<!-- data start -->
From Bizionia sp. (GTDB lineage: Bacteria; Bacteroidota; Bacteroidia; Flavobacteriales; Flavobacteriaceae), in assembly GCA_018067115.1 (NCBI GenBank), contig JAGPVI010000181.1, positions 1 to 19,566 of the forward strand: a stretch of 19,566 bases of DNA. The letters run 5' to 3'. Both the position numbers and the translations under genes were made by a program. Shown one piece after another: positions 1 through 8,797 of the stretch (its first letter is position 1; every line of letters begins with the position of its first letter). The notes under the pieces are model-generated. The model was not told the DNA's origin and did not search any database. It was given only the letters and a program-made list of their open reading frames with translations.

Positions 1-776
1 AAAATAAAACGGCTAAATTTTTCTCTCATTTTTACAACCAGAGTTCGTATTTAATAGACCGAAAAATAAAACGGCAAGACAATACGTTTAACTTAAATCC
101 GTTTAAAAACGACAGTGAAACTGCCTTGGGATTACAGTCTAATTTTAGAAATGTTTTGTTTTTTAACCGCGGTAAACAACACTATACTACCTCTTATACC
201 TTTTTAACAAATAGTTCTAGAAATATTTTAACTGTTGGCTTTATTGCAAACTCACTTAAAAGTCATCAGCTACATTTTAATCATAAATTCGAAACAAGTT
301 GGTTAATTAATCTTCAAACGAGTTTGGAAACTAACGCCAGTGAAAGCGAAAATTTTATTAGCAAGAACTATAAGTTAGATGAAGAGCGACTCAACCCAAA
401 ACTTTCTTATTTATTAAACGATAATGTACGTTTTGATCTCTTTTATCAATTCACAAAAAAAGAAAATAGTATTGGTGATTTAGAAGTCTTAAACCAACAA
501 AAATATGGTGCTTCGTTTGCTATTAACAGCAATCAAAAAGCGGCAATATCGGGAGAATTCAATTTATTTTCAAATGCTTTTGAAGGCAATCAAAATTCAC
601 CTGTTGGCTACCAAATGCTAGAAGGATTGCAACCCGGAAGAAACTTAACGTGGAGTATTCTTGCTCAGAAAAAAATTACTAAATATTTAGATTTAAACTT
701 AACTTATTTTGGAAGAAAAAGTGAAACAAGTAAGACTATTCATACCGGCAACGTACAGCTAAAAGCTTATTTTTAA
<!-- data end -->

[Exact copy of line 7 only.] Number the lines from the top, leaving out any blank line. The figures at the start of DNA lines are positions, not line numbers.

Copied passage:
401 ACTTTCTTATTTATTAAACGATAATGTACGTTTTGATCTCTTTTATCAATTCACAAAAAAAGAAAATAGTATTGGTGATTTAGAAGTCTTAAACCAACAA